Grilled Peaches with Whiskey Caramel and Vanilla Ice Cream


Since we’re in the thick of summer weather, I bet not many folks are willing to turn on their oven these days. That’s perfectly acceptable and nobody understands not wanting to heat up the house better than me. However, I am willing to toss dessert on the grill. Chances are, many of you are grilling up a storm this summer too. I’ve got an easy crowd pleasing dessert for us that just needs a few minutes on the grill.

This has got to be one of the easiest desserts of the summer.It doesn’t require a lot of ingredients, preparation, or time. If you’ve got great quality peaches, store bought ice cream and a bit of caramel sauce, you’re half way there. Add granola for some extra texture or leave it out, totally up to you.




Grilled Peaches:

Yield: as many as you like

Fresh peaches (ripe but not too soft)

Whiskey caramel sauce, recipe here

Almond granola, recipe below


Almond Granola

2 cups old-fashioned oats (not quick cooking or instant)

¾ cup slivered almonds

2 tablespoons dark brown sugar

¼ teaspoon table salt (not Kosher)

¼ cup maple syrup

3 tablespoons grape seed oil

1 tablespoon water

Preheat oven to 275 degrees Fahrenheit. Line a sheet pan with parchment paper.

In a mixing bowl, combine all dry ingredients, set aside.

In a small saucepan, bring wet ingredients to a simmer. Pour over dry ingredients and mix thoroughly. Turn the mixture out onto the parchment lined sheet pan. Bake for 30 minutes. Rotate pan, mix the granola, and continue baking for another 15 minutes.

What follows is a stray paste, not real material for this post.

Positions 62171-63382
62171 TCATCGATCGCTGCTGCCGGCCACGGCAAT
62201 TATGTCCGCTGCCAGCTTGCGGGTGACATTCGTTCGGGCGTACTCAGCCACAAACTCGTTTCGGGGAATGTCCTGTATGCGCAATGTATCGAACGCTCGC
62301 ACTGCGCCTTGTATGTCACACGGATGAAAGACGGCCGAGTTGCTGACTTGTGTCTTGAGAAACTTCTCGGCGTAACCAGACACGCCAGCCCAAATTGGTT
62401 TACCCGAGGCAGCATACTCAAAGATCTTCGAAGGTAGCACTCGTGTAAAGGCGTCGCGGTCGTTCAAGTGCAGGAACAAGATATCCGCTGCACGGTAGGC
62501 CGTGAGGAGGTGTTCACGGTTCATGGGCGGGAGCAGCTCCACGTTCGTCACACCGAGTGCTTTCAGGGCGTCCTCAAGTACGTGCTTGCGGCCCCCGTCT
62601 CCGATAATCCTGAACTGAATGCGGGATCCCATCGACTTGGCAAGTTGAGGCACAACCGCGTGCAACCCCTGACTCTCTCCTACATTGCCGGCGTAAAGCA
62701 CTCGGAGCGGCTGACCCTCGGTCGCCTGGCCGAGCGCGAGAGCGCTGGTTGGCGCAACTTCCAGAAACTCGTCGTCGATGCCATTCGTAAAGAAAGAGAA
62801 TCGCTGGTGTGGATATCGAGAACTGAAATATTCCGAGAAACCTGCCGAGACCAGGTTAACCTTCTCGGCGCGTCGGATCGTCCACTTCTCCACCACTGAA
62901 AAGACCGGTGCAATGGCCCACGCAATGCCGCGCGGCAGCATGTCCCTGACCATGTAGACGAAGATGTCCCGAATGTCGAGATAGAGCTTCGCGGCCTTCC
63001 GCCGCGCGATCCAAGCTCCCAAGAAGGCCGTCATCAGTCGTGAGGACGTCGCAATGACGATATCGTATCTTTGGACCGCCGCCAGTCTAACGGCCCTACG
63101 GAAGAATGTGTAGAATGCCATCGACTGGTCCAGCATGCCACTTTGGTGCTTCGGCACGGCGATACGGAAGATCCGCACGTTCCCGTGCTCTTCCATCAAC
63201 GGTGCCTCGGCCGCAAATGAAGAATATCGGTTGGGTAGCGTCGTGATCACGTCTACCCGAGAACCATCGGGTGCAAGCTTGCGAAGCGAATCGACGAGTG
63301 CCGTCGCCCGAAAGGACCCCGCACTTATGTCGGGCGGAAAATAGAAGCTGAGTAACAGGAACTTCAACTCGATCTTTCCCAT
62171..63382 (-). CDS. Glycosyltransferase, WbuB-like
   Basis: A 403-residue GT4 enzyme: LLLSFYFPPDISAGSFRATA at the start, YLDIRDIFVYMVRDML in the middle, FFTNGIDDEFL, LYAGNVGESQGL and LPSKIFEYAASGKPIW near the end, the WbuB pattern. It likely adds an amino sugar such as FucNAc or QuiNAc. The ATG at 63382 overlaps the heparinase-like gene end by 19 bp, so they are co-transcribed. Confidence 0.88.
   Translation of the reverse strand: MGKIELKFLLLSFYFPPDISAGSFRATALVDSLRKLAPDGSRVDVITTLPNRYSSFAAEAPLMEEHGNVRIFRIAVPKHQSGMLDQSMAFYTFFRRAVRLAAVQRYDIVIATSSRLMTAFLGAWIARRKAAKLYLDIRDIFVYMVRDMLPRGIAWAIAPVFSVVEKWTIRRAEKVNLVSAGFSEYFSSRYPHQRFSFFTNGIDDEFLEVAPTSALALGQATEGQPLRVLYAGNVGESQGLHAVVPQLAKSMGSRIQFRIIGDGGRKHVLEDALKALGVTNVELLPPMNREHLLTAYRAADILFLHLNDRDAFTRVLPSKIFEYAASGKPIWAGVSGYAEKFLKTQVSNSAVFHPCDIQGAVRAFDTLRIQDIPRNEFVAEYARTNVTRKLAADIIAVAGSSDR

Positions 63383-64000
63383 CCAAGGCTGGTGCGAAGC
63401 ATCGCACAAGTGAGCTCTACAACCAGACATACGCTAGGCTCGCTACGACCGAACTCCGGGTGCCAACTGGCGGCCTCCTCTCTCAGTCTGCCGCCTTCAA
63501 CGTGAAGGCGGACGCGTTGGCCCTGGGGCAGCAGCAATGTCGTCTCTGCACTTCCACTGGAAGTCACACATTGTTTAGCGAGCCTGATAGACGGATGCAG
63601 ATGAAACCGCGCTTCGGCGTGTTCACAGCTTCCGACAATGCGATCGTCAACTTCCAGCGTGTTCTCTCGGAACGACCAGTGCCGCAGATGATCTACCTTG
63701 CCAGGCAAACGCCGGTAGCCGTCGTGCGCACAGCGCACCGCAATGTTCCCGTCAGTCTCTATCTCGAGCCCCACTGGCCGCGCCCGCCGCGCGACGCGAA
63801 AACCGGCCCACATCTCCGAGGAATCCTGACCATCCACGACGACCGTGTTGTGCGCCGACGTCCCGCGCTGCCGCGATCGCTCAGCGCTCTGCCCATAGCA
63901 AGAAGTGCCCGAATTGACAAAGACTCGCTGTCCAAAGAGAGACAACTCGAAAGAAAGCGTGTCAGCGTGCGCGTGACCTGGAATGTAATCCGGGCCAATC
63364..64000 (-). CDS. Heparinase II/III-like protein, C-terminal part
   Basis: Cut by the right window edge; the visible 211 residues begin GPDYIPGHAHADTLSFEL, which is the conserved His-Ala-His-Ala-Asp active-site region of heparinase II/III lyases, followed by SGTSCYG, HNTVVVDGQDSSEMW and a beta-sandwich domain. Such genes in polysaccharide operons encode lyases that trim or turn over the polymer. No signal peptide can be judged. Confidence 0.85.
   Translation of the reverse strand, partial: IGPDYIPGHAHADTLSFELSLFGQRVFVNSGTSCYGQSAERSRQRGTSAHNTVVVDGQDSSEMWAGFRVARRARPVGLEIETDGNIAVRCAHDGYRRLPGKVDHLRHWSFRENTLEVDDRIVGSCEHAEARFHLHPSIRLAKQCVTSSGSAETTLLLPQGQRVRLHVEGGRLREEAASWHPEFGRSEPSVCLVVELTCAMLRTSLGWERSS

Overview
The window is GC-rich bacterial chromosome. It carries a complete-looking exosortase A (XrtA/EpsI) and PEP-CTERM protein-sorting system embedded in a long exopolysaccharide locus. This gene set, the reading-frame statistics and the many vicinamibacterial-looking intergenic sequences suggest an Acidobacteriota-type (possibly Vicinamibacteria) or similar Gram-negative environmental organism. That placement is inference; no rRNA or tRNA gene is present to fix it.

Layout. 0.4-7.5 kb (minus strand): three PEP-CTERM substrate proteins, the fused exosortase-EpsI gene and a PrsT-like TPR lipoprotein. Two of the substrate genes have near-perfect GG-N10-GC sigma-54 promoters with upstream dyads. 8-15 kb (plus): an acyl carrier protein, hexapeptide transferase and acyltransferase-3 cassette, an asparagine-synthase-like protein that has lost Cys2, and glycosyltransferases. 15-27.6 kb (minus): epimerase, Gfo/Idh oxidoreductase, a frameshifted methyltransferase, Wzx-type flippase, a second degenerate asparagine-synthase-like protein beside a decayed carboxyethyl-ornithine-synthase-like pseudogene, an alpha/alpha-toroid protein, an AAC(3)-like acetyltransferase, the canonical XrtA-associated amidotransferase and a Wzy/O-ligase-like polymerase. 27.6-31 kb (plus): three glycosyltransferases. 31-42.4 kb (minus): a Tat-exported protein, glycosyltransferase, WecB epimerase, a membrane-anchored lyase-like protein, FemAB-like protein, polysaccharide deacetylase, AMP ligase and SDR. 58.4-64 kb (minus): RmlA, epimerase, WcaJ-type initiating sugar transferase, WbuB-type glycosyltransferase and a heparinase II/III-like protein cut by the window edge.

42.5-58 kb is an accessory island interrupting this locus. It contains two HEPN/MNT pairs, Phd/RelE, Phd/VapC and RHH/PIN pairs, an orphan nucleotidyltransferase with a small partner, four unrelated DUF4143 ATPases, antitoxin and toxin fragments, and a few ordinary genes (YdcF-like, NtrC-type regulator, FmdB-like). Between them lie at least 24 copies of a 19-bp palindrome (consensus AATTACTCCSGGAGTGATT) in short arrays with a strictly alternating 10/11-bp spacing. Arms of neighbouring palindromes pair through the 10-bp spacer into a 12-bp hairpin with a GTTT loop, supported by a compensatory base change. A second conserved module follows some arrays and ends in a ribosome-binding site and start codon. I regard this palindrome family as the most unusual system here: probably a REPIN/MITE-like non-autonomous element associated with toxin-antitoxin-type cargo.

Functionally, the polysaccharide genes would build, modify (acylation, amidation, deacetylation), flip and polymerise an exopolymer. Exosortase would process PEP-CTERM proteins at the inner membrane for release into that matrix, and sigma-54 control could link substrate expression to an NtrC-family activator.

Let cool completely on the sheet pan. Granola will crisp up when it cools down. Store in an airtight container.

Prepare the Peaches:

Slice peaches in half and discard pits. Brush lightly with coconut oil and place on a grill, cut sides down. Grill just until peaches get their grill marks and then remove.

Serve immediately with whiskey caramel and granola.

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Banana Split Bites with Whiskey Caramel and Homemade Magic Shell


These hot and humid summer days do not call for turning on the oven. Instead, let’s keep it simple and cool down with miniature banana split bites, adult style. What makes these special is the whiskey caramel and homemade magic shell. Colorful sprinkles make it fun. Grab a few spoons and dig in.



Miniature Banana Split Bites

Yield: 6 pieces

1 banana, sliced into 6, 1/2″ rounds

1 pint vanilla ice cream

1/2 cup magic shell chocolate coating

2 tablepsoons whiskey caramel

whipped cream

4 maraschino cherries


Arrange banana slices on a plate and place one scoop of ice cream on top of each slice. Drizzle magic shell over ice cream and top with a dash of sprinkles. Pipe 5 rosettes of whipped cream directly on the plate and top each with a maraschino cherry. Drizzle whiskey caramel around and enjoy!

Whiskey Caramel

Yield: 1 1/2 cups

1 cup sugar

1 cup cream

4 oz unsalted butter

2 tablespoons whiskey